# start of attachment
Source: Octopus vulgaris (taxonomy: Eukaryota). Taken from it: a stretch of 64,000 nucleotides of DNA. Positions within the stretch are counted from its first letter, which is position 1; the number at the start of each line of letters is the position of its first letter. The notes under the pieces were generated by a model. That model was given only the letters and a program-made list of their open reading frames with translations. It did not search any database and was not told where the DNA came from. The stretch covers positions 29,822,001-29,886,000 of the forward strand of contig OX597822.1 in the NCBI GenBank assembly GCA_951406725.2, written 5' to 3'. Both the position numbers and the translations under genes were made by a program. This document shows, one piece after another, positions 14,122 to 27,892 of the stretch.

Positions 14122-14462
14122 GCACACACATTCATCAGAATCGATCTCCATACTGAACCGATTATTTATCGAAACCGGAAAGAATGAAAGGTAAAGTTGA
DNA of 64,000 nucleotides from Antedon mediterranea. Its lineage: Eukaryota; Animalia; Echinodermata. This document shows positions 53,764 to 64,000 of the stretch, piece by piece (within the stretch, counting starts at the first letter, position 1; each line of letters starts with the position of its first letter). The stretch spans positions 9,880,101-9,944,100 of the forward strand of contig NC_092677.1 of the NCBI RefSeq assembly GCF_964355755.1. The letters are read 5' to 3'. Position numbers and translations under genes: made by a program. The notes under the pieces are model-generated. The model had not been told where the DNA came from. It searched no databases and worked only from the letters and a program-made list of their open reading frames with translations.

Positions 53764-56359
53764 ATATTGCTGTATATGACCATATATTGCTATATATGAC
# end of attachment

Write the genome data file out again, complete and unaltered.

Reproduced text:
Source: Octopus vulgaris (taxonomy: Eukaryota). Taken from it: a stretch of 64,000 nucleotides of DNA. Positions within the stretch are counted from its first letter, which is position 1; the number at the start of each line of letters is the position of its first letter. The notes under the pieces were generated by a model. That model was given only the letters and a program-made list of their open reading frames with translations. It did not search any database and was not told where the DNA came from. The stretch covers positions 29,822,001-29,886,000 of the forward strand of contig OX597822.1 in the NCBI GenBank assembly GCA_951406725.2, written 5' to 3'. Both the position numbers and the translations under genes were made by a program. This document shows, one piece after another, positions 14,122 to 27,892 of the stretch.

Positions 14122-14462
14122 GCACACACATTCATCAGAATCGATCTCCATACTGAACCGATTATTTATCGAAACCGGAAAGAATGAAAGGTAAAGTTGA
DNA of 64,000 nucleotides from Antedon mediterranea. Its lineage: Eukaryota; Animalia; Echinodermata. This document shows positions 53,764 to 64,000 of the stretch, piece by piece (within the stretch, counting starts at the first letter, position 1; each line of letters starts with the position of its first letter). The stretch spans positions 9,880,101-9,944,100 of the forward strand of contig NC_092677.1 of the NCBI RefSeq assembly GCF_964355755.1. The letters are read 5' to 3'. Position numbers and translations under genes: made by a program. The notes under the pieces are model-generated. The model had not been told where the DNA came from. It searched no databases and worked only from the letters and a program-made list of their open reading frames with translations.

Positions 53764-56359
53764 ATATTGCTGTATATGACCATATATTGCTATATATGAC